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Niche Law Practices—What’s Hot, What’s Not

By Lisa F. Geherin posted 05-30-2017 16:40


It might surprise you to know that focusing on a specific area of law, rather than being a generalist, may be the smarter, more profitable way to go. According to the 2017 BCG Attorney Search’s State of the Market Report, niche practices are on the rise.

What is it? So what does it mean to have a niche practice? In short, it’s a focused practice that is marketed to a discrete segment of the legal market, says Jeramie Fortenberry. “Some niche practices focus on practice areas, such as bankruptcy or personal injury law. Others focus on demographics, such as age, gender, [or] occupation.” Others combine both—“immigration law for athletes or estate planning for high-net-worth individuals.”

How to pick what’s best for you.  First, understand your work style. If you are more introverted, something more transactional such as tax might be a better fit. If you are outgoing, something more people-oriented would be better. Answering these 10 questions, ranging from whether you like to deal with people or with things to whether you want your schedule to be predictable, can help guide you to the practice areas that are right for you.

So what are the hot areas for 2017? According to Aebra Coe , Teresa Lo, and William Vogeler, these are the practice areas that are full of opportunity:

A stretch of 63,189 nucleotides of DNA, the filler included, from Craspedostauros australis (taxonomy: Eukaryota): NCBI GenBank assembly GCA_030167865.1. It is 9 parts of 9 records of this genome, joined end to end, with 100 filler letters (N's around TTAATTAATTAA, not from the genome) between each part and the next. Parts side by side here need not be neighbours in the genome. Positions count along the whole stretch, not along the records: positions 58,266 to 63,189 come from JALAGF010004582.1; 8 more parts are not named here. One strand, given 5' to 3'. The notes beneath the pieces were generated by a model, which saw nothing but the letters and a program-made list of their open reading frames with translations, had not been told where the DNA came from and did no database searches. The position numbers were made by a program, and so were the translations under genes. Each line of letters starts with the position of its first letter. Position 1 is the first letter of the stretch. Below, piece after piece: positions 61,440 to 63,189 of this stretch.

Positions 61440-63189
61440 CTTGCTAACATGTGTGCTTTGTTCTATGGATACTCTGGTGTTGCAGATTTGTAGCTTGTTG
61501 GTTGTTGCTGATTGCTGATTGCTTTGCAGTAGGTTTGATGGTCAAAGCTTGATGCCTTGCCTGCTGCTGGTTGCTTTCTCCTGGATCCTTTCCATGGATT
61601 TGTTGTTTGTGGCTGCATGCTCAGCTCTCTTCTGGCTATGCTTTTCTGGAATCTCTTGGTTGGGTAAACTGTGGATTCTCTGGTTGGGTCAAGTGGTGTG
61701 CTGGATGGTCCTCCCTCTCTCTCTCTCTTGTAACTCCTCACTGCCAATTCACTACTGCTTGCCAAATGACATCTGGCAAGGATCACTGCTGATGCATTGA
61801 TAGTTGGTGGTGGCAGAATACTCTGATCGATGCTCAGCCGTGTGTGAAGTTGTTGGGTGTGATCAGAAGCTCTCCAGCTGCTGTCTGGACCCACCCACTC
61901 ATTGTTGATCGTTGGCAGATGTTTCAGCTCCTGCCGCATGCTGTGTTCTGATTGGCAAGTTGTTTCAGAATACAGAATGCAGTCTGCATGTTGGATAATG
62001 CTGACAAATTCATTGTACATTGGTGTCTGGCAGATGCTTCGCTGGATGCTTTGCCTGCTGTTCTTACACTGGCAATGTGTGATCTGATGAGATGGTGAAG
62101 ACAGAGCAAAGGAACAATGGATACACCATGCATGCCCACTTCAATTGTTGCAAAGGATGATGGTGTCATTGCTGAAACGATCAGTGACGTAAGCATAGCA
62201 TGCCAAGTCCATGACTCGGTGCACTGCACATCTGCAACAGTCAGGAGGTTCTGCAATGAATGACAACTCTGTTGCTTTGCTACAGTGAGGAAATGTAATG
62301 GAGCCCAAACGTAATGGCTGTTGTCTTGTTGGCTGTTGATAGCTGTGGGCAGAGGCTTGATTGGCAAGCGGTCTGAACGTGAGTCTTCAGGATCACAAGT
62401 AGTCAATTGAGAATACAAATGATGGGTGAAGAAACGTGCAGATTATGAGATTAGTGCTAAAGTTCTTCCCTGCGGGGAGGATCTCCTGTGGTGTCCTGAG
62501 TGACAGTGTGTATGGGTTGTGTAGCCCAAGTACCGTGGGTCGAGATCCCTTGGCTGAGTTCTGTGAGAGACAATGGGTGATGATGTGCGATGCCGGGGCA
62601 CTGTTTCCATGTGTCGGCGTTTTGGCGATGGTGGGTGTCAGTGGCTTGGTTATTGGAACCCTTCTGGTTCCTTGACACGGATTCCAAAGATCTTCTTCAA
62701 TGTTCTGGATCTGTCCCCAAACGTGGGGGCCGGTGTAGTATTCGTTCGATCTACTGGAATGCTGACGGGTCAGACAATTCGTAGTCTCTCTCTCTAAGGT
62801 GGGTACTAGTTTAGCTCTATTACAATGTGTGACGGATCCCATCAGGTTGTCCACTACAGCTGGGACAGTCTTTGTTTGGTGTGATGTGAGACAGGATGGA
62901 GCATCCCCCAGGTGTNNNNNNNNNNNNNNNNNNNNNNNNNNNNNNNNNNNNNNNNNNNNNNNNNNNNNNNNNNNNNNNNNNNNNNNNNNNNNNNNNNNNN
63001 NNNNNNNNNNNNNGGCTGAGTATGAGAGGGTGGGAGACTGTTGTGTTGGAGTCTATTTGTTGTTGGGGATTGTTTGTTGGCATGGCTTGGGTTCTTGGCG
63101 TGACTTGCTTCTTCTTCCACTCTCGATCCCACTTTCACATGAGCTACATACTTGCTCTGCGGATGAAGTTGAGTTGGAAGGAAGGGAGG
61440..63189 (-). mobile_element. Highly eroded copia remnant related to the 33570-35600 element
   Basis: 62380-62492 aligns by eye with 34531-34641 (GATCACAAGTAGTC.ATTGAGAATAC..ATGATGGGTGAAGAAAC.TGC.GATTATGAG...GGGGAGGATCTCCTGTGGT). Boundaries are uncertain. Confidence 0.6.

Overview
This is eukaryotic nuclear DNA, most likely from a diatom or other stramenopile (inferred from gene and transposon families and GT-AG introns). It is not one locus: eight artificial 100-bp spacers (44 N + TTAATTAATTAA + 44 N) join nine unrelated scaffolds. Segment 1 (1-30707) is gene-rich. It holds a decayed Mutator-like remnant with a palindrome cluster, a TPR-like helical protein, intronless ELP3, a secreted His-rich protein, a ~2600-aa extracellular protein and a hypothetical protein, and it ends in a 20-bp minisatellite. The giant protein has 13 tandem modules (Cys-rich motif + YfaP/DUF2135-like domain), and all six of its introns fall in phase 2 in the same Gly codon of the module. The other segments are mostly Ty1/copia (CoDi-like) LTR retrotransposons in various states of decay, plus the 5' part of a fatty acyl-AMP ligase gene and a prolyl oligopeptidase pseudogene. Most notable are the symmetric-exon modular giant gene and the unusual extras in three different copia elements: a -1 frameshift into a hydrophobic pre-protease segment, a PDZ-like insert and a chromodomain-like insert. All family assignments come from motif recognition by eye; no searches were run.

ERISA/Executive compensation—This practice area’s 2016 rise will continue into 2017, especially with the new administration and the need for compliance with changing regulations. Further, this is an area of law that continues to be plaintiff friendly, reports Joe Faucher.

Cybersecurity/Privacy—Hackings are a daily occurrence, so the need for experienced attorneys in this area continues to increase. In particular, financial services cybersecurity regulations and law firm cybersecurity are two areas where growth is predicted.

Health care—Health systems and insurance companies alike will be looking for experienced practitioners to help navigate changes to the health care landscape.

Craft beer and spirits—As this industry continues to grow, so will the need for attorneys to advise on licensing, risk management, and small business formation.

Cannabis—The trend is moving toward the legalization of marijuana. Even large law firms are trying to capitalize on this emerging industry. Dykema has a relatively new Cannabis Law practice group, which handles everything from licensing and regulatory compliance to financial transactions and taxation. ICLE also has a recent on-demand seminar on this topic.

Practice areas to avoid in 2017? Finally, see this list for practice areas, including IP litigation and telecommunications, that are not likely to see growth or are on the decline.